For Joe Torrillo, it was a first.
The man who survived the 9/11 terrorist attack in New York City 20 years ago was the keynote speaker at the North Dakota Firefighters Convention Saturday.
It was the first time Torrillo had been to Bowman, but not the first time he had been to North Dakota. “I have made presentations in Bismarck and Fargo. I also have been to Minot,” he said Saturday after he finished two presentations.
The first was in the morning as part of a memorial service at Bowman High School’s Solberg gym. The second presentation was in the 4 Seasons building on the Bowman County Fairground.
Just outside the door to the 4 Seasons building, the large trailer with the Tunnels to Towers charitable display also reminding the visitors of the stories of survival and sacrifice which were born when the World Trade Center’s Twin Towers collapsed.
Torrillo, a retired lieutenant with the New York City Fire Department, said he enjoyed the convention. “It was awesome. I met a great bunch of people. It was a great crowd. It was much bigger than I thought it would be. I wish I could come back some day and do more presentations,” he said. After the luncheon wrapped up, he spent some time with a group of firefighters from Casselton. “I get a chance to talk to them and hear some of their stories,” he added.
Torrillo said that he would be flying out of Bowman Airport Sunday morning to the airport outside Dickinson, where he will catch a connecting flight through Denver back to New York.
He’ll be back – almost.
Torrillo said that he would be coming back to the Northern Plains for two days of presentations at the Montana Firefighters Convention which starts June 11 in Shelby, a town 85 miles north of Great Falls.
For the former New York firefighter, it was about the eighth presentation he has made this year. “I usually do about 20,” he said.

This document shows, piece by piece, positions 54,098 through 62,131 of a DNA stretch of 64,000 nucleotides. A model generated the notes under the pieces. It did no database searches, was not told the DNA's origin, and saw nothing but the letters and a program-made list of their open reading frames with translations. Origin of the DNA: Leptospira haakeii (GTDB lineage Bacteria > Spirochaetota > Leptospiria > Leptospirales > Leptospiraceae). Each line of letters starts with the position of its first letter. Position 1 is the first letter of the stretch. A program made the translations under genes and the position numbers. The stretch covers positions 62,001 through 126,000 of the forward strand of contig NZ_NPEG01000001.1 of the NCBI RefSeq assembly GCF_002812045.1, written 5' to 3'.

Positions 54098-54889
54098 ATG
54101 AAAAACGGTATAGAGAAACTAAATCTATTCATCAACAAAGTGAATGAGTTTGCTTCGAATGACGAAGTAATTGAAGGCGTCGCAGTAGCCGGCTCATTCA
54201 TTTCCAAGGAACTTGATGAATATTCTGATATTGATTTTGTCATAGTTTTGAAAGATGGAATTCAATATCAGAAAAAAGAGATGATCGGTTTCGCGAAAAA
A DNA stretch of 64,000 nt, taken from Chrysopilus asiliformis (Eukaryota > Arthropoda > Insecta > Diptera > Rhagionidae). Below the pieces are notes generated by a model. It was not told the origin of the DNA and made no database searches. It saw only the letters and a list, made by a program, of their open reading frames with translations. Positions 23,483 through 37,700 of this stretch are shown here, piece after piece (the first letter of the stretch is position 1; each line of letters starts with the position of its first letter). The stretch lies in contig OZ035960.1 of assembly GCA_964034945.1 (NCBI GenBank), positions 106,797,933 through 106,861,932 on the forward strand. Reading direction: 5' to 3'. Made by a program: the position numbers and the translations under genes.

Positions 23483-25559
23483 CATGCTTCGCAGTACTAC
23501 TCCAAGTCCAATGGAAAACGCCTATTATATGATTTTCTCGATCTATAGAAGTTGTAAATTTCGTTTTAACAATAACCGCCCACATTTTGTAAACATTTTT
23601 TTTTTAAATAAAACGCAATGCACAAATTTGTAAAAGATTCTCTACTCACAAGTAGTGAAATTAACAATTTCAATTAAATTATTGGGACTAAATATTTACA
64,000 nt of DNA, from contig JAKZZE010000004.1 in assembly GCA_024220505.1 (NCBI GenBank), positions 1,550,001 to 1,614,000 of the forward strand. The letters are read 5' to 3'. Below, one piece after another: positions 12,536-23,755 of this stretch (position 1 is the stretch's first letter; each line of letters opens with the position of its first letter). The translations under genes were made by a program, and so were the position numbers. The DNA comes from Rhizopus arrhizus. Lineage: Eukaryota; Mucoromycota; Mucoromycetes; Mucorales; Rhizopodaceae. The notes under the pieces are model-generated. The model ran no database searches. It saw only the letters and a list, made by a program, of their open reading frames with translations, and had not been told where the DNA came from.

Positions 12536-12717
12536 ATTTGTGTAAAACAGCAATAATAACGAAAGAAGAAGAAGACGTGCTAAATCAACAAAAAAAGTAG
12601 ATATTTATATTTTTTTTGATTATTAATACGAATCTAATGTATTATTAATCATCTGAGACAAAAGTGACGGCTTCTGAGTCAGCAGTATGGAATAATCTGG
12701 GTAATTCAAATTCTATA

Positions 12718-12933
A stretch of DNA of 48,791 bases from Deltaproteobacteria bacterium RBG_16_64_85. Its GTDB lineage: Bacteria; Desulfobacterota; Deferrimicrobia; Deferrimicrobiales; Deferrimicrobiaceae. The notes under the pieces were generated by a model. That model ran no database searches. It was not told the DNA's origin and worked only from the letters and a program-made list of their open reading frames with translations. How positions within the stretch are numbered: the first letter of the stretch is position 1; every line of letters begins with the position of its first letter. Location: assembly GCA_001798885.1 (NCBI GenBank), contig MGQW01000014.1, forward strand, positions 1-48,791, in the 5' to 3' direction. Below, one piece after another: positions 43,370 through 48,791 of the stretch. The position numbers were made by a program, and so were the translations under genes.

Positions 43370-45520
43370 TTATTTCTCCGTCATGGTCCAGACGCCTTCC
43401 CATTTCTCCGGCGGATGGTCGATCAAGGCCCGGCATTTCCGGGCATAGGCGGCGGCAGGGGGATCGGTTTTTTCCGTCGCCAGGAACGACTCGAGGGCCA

He said that he has approximately 37 presentations for the clients to choose from, then he also customizes the speech even more.
An active New York City firefighter in 2001, Torrillo was planning to head to a press conference to address a new children’s safety initiative he was involved in when the planes hit the towers. He had both the north and south towers of the World Trade Center in Manhattan collapse on him.
The proximity of the 9/11 trailer came as a little bit of a surprise. He said that he has nothing but respect for what they are doing, noting that about 96 percent of the funds raised for the Stephen Siller Tunnel to Towers Foundation goes back into it. “I would help them any way I could as a volunteer,” Torrillo said.
The foundation was started as a memorial for Siller.
According to the foundation website, Siller came in on his day off. Stephen, who was assigned to Brooklyn’s Squad 1, had just finished his shift and was on his way to play golf with his brothers when he got word over his scanner of a plane hitting the North Tower of the World Trade Center. Upon hearing the news, Stephen called his wife Sally and asked her to tell his brothers he would catch up with them later. He returned to Squad 1 to get his gear.
Stephen drove his truck to the entrance of the Brooklyn Battery Tunnel, but it had already been closed for security purposes. Determined to carry out his duty, he strapped 60 lbs. of gear to his back, and raced on foot through the tunnel to the Twin Towers, where he gave up his life while saving others, the web page explained.
It is reported that Siller was the youngest of seven children. At the age of eight, he lost his father, and a year and a half later his mother passed away, leaving him an orphan to be raised by his older siblings.